English Summary
30. augusta 2002


Slovakia’s sole copper smelter Kovohuty Krompachy has already gone through its own hell. After two bankruptcy proceedings and a complicated restructuring, better times are ahead for the revitalized company, following the entry of a strategic investor. Austria’s Montana Brixlegg in July acquired two thirds of Kovohuty from Luxembourg-based Capitalue S.A. Private venture fund Capitalue became the majority owner of the smelter in xxx, with a clear strategy to sell its stake to a strategic investor later. The price paid by Brixlegg will be disclosed after the transaction is approved by the competition regulators in both countries. Kovohuty’s restructuring and the subsequent search for the strategic investor was advised by the Slovak financial group Slávia Capital.

Public Finance

One month before the end of the government’s four-year term, the Cabinet agreed to a radical solution of how to recover the money that Slovakia is owned by Russia, opting for the path followed by fellow creditors Germany and neighboring Czech Republic. The government has begun to prefer cash payments to payments by deliveries of goods, which has been the most common method used so far. As many expected, the decision was met with contradicting reactions by both economists and politicians.

Russia still owes Slovakia around $900 million, or slightly more than 40 billion SKK, in Soviet-era debt. The amount could fall by half, $460 million to be exact, as early as at the beginning of September, if the transaction approved by the government last week mainly by ministers for SDKU and SMK is carried out. Under the deal’s terms, Slovakia would sell the above-mentioned amount of the debt to Vneshekonombank, Russia’s state-owned financial institution for 30 percent of its face value, accounting for more than 6 billion SKK. The decision of the bank, which plays a crucial role in the transaction, was made by Moscow, and represents one of Russia’s conditions attached to the deal, says Vladimil Podstránsky, Deputy Finance Minister.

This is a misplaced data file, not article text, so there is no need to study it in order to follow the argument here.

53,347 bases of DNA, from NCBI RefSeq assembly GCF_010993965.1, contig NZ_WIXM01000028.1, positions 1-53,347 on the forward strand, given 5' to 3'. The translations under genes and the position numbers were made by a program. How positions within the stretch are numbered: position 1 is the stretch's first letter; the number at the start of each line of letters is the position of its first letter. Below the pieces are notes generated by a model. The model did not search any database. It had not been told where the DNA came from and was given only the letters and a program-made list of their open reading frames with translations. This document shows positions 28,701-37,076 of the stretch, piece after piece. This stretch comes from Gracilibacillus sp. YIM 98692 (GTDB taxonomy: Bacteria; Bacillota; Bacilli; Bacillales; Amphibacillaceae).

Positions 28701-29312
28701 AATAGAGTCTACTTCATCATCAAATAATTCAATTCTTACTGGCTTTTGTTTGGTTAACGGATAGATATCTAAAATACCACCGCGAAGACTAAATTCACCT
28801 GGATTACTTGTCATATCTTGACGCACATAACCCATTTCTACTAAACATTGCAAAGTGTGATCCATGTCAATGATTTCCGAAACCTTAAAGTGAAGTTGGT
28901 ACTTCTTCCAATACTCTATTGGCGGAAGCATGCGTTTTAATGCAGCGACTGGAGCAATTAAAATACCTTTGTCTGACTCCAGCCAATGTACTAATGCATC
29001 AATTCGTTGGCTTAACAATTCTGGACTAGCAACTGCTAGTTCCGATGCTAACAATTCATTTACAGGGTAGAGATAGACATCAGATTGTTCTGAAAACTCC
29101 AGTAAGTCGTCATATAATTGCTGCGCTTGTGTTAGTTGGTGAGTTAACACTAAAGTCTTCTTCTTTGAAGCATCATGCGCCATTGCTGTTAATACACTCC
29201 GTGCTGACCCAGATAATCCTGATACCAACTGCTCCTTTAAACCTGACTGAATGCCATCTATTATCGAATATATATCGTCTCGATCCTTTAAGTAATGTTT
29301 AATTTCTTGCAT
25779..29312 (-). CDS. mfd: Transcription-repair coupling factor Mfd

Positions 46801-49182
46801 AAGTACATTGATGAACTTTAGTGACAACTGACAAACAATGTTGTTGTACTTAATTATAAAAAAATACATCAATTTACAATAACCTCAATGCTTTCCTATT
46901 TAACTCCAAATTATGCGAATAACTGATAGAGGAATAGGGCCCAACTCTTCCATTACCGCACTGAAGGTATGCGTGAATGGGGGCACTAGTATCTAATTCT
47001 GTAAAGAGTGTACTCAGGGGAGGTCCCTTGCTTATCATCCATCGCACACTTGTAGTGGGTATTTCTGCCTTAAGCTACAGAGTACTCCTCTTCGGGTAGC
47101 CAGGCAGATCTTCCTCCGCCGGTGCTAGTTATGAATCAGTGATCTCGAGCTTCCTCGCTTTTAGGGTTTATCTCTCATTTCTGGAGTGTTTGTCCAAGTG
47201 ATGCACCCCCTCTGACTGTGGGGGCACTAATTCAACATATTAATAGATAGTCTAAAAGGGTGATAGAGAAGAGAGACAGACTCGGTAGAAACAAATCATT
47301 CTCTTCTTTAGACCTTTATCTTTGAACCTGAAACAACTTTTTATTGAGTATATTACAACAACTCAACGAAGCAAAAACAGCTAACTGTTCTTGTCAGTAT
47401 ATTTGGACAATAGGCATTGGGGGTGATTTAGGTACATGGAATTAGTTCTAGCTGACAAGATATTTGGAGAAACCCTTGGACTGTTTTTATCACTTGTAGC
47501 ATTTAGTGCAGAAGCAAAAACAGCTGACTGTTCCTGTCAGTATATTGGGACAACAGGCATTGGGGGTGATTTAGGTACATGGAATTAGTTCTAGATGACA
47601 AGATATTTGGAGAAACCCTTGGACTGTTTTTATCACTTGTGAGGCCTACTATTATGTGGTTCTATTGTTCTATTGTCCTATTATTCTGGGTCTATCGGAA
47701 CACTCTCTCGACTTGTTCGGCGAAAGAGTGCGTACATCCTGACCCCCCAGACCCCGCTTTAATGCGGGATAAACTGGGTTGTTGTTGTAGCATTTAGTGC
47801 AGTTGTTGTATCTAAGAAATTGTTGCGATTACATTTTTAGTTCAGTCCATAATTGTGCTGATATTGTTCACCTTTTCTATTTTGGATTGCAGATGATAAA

The highway section between two of Bratislava’s distant parts Mierová and Senecká will significantly improve the quality of traffic in Slovakia’s capital. Doprastav, the No. 1 construction company in the country, managed to finish works one month ahead of schedule. However, in the end, the costs were 14.2 million euro higher than planned, an unpleasant finding for many, if one recalls that the low price offered by Doprastav was the main factor behind its success in the tender for such a lucrative project. No wonder, it is now facing criticism from the rivals, who in May 1999 asked for more money to build the link than the 60.8 million euro offered by Doprastav: prices included in the second and third best bids were higher by 15 and 20.5 percent, respectively. Despite the fact that the feasibility of the winning bid was reviewed in detail by the European Investment Bank and European Union, who lent the government money to finance the project, the bill has swollen to almost 75 million euro.

Real Estate

The slow pace of proceedings at Slovakia’s Land Register is one of the main factors, alongside the poor financial situation of households and companies, constraining the real estate market in the country. Cronyism and corruption, which result in preferential treatment of the ‚right‘ applications at the expense of others, make the problem even worse. The state authorities, reacting to an initiative by Deputy Prime Minister for Economy Ivan Mikloš, began the search for solutions of how to solve this complicated problem late last year. The government’s Central Anti-Corruption Unit set up a team of experts, which was asked to analyze the situation and propose systemic measures for improvement of the Register’s functioning. The Cabinet has discussed the issue several times, with a special emphasis on the financing reform. The reform should ensure that the institution is able to cover its costs, providing room for sufficient salaries, which will diminish the room for corruption.